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The role of life histories and trophic interactions in population recovery

Citation

Audzijonyte, A and Kuparinen, A, The role of life histories and trophic interactions in population recovery, Conservation Biology, 30, (4) pp. 734-743. ISSN 0888-8892 (2015) [Refereed Article]

Copyright Statement

Copyright 2016 Society for Conservation Biology

DOI: doi:10.1111/cobi.12651

Abstract

Factors affecting population recovery from depletion are at the focus of wildlife management. Particularly, it has been debated how life-history characteristics might affect population recovery ability and productivity. Many exploited fish stocks have shown temporal changes towards earlier maturation and reduced adult body size, potentially owing to evolutionary responses to fishing. Whereas such life-history changes have been widely documented, their potential role on stock's ability to recover from exploitation often remains ignored by traditional fisheries management. We used a marine ecosystem model parameterized for Southeastern Australian ecosystem to explore how changes towards "faster" life histories might affect population per capita growth rate r. We show that for most species changes towards earlier maturation during fishing have a negative effect (340% decrease) on r during the recovery phase. Faster juvenile growth and earlier maturation were beneficial early in life, but smaller adult body sizes reduced the lifetime reproductive output and increased adult natural mortality. However, both at intra- and inter-specific level natural mortality and trophic position of the species were as important in determining r as species longevity and age of maturation, suggesting that r cannot be predicted from life-history traits alone. Our study highlights that factors affecting population recovery ability and productivity should be explored in a multi-species context, where both age-specific fecundity and survival schedules are addressed simultaneously. It also suggests that contemporary life-history changes in harvested species are unlikely to increase their resilience and recovery ability.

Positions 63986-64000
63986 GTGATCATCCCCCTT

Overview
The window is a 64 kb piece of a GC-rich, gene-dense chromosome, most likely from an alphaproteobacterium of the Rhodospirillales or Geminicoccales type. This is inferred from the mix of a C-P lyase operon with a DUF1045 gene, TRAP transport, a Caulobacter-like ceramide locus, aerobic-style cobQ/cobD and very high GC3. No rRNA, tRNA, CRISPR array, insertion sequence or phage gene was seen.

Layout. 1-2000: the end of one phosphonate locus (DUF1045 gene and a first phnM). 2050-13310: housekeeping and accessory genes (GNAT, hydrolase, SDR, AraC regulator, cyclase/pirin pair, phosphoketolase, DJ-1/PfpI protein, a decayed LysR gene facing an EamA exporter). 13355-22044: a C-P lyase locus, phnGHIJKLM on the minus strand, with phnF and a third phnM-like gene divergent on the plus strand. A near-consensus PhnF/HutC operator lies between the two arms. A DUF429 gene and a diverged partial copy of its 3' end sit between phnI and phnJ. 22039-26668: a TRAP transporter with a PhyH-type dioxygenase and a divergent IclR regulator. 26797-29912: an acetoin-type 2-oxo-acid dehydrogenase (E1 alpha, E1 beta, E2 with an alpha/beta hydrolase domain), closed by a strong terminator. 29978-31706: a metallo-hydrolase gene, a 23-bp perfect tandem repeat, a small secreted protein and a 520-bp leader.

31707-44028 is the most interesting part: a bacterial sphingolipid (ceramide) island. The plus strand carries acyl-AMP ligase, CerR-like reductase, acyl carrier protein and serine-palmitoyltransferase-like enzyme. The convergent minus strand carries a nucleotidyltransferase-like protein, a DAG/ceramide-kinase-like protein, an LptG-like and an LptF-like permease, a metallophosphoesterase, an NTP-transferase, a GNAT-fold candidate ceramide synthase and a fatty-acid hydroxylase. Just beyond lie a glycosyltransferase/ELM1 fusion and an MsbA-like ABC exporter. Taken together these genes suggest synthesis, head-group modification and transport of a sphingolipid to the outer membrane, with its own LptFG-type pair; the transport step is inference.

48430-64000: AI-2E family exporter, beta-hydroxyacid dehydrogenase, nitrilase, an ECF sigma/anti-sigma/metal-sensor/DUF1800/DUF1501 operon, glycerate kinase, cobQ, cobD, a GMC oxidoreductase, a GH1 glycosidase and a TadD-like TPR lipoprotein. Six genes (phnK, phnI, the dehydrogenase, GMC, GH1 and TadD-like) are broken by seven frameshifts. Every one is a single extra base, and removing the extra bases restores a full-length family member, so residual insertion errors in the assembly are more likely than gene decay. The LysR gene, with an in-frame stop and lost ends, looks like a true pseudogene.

Item Details

Item Type:Refereed Article
Keywords:ecosystem modeling, fisheries-induced evolution, per capita population growth rate, recovery, size-based predation
Research Division:Biological Sciences
Research Group:Ecology
Research Field:Population Ecology
Objective Division:Environment
Objective Group:Ecosystem Assessment and Management
Objective Field:Ecosystem Assessment and Management of Coastal and Estuarine Environments
Author:Audzijonyte, A (Dr Asta Audzijonyte)
ID Code:121237
Year Published:2015
Web of Science® Times Cited:2
Deposited By:Ecology and Biodiversity
Deposited On:2017-09-18
Last Modified:2017-10-05
Downloads:0

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